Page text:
Grandfather finds Plesiosaur Fossils
Palaeontologists in the Grande Prairie region of Alberta (Canada), have something new to study after a retired farmer and his grandson discovered the fossilised remains of a Cretaceous Plesiosaur whilst walking along the Smoky River. For many palaeontologists, including Dr. Philip Bell who was asked to examine the fossils, this summer has been a particularly stressful one after a number of vertebrate fossil sites were attacked by vandals and looted.
For Dr. Bell the prospect of studying a potential new species of marine reptile may go some way to compensate him and his colleagues over the loss of Hadrosaur material after the spate attacks on fossil dig sites.
To read more about the vandalism: Vandals in Alberta damage Duck-Billed Dinosaur Skeleton
Norm Dyck and his young grandson were just walking along the banks of the Smoky River when they stumbled upon the large matrix of fossilised bones that had eroded out of one of the banks. Knowing that they had found fossil bone, but not knowing quite what animal it might be, they took their discovery along to Dr. Bell.
For Dr. Bell, a project palaeontologist at the nearby Pipestone Creek Dinosaur Initiative, a preliminary examination proved that this was not dinosaur material, he stated:
“I realised that these were not dinosaur bones, they were something different”
The fossils have been identified as articulated vertebrae (back bones) from a long-necked Pliosaur (Plesiosaur). Plesiosaurs were a group of marine reptiles, distantly related to the Dinosauria. These animals evolved in the Mesozoic and lived right up until the end of the Cretaceous. Many were long-necked, fish-eaters and some specimens grew up to more than 12 metres in length.
An Illustration of a Typical Plesiosaur
Picture Credit: Everything Dinosaur
The vertebrae and other fragments of fossil bone found by Mr. Dyck suggest that this individual may have been about three metres long. It is not known at this time whether the fossils represent a new species.
The Grande Prairie region may be better known for its Late Cretaceous dinosaur fossils, but towards the end of the Cretaceous the Western Interior Seaway (an inland sea that covered much of Canada, the United States and ran down to the Gulf of Mexico), waxed and waned and the Grande Prairie area found itself part of this shallow, tropical sea.
Other Plesiosaur fossils have been found in the Canadian Province of Alberta. For example, Plesiosaur fossils occur throughout the Dinosaur Park Formation across the Dinosaur Provincial Park, but they are rare and generally poorly preserved. Other Plesiosaur fossils have been found in the south of the Province, discovered in oilsands.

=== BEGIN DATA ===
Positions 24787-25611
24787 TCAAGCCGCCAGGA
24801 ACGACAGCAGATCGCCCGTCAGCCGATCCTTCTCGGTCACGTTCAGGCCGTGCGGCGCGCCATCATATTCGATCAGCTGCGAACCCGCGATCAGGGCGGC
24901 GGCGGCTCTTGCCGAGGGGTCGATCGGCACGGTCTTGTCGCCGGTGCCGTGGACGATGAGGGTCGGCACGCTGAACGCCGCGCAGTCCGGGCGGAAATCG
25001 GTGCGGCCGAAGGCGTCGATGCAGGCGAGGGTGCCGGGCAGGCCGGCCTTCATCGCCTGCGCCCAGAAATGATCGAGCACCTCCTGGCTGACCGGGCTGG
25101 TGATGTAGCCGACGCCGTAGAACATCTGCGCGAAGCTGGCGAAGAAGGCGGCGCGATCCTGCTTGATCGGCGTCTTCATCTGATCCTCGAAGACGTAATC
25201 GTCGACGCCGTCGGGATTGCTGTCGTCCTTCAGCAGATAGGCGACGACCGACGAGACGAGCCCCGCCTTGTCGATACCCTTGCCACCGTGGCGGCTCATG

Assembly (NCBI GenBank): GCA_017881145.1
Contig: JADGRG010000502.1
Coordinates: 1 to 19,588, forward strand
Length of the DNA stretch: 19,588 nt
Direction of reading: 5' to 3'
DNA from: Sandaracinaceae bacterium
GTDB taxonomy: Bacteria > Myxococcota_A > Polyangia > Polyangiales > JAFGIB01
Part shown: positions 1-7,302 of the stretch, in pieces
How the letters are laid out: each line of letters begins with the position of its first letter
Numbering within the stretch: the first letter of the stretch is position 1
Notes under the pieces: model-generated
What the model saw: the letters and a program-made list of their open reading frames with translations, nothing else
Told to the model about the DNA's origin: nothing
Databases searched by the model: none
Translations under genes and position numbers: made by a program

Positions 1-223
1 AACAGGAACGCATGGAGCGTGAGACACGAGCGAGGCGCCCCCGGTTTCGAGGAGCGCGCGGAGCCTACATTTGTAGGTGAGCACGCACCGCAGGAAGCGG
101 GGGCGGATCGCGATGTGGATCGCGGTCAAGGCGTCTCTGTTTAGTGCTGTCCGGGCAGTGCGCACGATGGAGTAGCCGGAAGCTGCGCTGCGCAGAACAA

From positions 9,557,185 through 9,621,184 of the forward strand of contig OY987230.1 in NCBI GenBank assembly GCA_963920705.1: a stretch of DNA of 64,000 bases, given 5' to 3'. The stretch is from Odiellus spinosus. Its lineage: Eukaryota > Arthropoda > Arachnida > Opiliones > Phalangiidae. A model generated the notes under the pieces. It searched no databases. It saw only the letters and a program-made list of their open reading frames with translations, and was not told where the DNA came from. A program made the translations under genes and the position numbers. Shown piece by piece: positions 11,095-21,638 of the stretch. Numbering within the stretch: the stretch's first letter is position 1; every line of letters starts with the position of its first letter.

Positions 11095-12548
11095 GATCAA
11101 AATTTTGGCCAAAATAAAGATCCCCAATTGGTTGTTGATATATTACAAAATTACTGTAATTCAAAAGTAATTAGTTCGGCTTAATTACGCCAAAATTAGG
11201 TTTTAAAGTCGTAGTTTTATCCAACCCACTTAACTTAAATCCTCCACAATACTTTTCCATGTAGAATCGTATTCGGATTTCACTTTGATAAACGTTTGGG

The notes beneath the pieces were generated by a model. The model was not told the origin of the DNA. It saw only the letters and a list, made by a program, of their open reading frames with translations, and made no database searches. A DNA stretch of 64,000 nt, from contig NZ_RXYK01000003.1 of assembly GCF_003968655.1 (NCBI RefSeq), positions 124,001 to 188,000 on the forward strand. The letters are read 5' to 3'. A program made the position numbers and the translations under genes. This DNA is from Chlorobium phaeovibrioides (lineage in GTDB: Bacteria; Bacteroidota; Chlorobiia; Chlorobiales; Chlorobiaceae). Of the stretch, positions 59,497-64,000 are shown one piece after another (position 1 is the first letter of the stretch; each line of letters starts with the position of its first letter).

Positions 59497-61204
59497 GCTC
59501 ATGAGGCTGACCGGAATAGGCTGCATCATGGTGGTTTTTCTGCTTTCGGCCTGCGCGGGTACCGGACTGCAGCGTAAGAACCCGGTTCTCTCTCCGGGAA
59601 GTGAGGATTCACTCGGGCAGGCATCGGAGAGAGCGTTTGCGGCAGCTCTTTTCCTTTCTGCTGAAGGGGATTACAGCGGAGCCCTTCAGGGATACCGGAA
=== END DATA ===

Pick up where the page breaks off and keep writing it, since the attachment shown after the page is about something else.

To read about a recent Canadian Plesiosaur fossil discovery: Plesiosaurus rises to the Surface
As Dr. Bell freely admits, some of the strata along the Smoky River has yet to be fully mapped and explored by his team. This discovery “bodes very well for the future”, according to Dr. Bell. It is likely more marine reptile fossils are out there awaiting discovery. Dr. Bell and his colleagues hope to be able to explore the area where the grandfather and grandson team made their fossil find.
The fossil has been donated to collection being prepared for the Philip J. Currie Dinosaur Museum which is under construction at the nearby town of Wembley.
For Philip Bell and his colleagues after the trouble they have had from vandalism, the discovery is a welcome silver lining to a trying summer when several sites were looted and wrecked. Norm Dyck’s action in donating the fossil shows the supportive side to the community.
The Plesiosaur Fossil “Block”
Picture Credit: Dr. Philip Bell
The ruler provides scale and our dinosaur experts have annotated the diagram to show the articulated vertebrae (back bones) at the bottom of the block in this photograph.
Dr. Bell added:
“It’s really heartening to see people are genuinely interested and supportive of this work. They want to see this museum [Philip J. Currie Dinosaur Museum] built, they want to see these treasures protected for future generations.”
Let’s hope that the Smoky River Plesiosaur proves a welcome tonic for the palaeontologists and field workers of Grande Prairie.